His education in the field of industry and its relationship to various markets and international relations would remain an important reference point for Salgado, who ultimately changed his professional focus, took up a camera and ventured out for months on end away from his young family to live with the people. He had a singular talent for showing how communities on the ground were vulnerable to extractive macroeconomics.
Both sides of the lens
There are particularly effective moments of new filmmaking in “The Salt of the Earth” when depicting the relationship between the photographer and his subject. During his long stays in remote indigenous lands around the Andes mountains, for example, his face flows with shaggy facial hair. In his twilight years, when the film is being shot, all that is left of his youthful adventurer’s mien are two wispy eyebrows.
When he is out on an expedition shooting a polar bear by the Arctic Circle on a remote island in Siberia, the documentarians portray him and the bear as two figments of a single imagination. Salgado contemplatively strokes his eyebrows like a forest hermit might his beard and dozes off. Meanwhile, outside, the once mighty and ferocious bear slumps down to nap. They are both looking for each other, it would seem, by the mysterious compulsions of nature.
Most of the film is essentially a slideshow of black-and-white stills. The work of Salgado alone speaks volumes. But like a double exposure, his face fades in and out, as his running commentary explains each passing frame in the soothing tones of his fluent French. They are each a passport to other worlds. And like his proud project, “Genesis,” which launched him into environmental photography, his every photograph casts off presumption by sheer experience.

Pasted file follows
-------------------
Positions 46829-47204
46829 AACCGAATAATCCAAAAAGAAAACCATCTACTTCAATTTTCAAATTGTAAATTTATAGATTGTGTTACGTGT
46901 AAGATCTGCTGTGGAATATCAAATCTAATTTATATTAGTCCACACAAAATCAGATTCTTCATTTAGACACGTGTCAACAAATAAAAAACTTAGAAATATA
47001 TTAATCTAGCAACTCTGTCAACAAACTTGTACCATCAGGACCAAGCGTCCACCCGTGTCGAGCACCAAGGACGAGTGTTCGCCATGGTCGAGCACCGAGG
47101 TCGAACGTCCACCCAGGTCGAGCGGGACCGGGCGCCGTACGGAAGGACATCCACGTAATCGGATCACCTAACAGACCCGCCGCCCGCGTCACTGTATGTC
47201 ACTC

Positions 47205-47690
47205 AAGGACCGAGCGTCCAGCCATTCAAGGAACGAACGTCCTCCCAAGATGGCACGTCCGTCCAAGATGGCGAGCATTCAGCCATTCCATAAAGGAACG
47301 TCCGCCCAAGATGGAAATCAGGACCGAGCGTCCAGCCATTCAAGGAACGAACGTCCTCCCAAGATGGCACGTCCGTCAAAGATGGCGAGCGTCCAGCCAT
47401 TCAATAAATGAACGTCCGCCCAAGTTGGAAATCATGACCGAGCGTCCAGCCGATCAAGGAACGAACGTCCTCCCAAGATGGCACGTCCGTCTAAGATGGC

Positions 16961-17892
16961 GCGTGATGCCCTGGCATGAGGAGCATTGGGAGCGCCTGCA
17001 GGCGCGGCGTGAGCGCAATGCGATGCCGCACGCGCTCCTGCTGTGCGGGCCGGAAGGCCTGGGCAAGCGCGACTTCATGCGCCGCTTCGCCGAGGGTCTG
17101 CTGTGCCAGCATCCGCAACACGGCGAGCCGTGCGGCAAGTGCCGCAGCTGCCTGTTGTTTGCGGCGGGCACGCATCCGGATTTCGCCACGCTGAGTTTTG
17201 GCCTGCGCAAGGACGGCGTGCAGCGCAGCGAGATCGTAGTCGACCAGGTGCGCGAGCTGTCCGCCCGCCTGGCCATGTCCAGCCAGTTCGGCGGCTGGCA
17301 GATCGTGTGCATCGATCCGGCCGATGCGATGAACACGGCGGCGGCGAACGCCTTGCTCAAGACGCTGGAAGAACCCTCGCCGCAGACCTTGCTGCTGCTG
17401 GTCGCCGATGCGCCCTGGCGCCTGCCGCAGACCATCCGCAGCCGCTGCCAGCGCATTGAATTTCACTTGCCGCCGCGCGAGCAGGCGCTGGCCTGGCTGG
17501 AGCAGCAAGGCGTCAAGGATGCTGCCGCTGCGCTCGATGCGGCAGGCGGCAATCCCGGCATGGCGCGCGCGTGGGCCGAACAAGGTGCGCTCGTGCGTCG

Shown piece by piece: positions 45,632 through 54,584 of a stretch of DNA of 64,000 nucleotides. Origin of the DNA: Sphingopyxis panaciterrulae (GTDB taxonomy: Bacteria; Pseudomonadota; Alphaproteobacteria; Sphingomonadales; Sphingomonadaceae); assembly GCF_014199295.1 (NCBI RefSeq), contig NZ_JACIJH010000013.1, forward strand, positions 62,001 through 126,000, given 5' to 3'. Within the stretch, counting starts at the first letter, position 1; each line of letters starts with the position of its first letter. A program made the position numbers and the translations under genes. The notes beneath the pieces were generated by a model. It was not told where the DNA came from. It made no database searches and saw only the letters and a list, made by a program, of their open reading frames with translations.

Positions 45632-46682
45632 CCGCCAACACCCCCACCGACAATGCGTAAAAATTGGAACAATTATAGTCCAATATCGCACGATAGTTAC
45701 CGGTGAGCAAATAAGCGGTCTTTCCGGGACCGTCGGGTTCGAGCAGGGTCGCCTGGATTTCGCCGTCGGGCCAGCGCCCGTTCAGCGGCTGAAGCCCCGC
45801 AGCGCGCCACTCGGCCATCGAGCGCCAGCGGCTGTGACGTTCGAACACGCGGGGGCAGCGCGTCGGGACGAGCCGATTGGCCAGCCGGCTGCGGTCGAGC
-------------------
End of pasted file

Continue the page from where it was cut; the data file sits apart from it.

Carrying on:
More than a photographer whose work is predicated on capturing a transitory flux of perception on the surface of things, Salgado entrains the mind to see visual reflection for its power to immortalize sights, or as William Blake poeticized in the opening lines of “Auguries of Innocence,” “To see a World in a Grain of Sand / And a Heaven in a Wild Flower / Hold Infinity in the palm of your hand / And Eternity in an hour.”
Witness and artist
For his “Genesis” project, which took a more positive spin on the world by celebrating earthly existence, Salgado captures a scintillating portrait of a sea turtle on the Galapagos Islands. The being, he says, is a wise one, an authority over the world. Its eyes, which filter the light of an eon, may have seen Darwin himself. And transitioning to the claws of a large iguana, Salgado sees the hand of an armored medieval knight. The creature is his cousin, he affirms.
There were times when, bowled over by the total tragedy of atrocities before him – from Rwandan refugees who fled into Congolese forests near Goma, never to be seen again, or the Bosnians who had been exiled from a completely European way of life by acts of genocide – Salgado put down his camera and mourned. In his last days, he walks through the forests that he helped regenerate with his wife Leila. He is, finally, as Sufis say, in the world but not of it.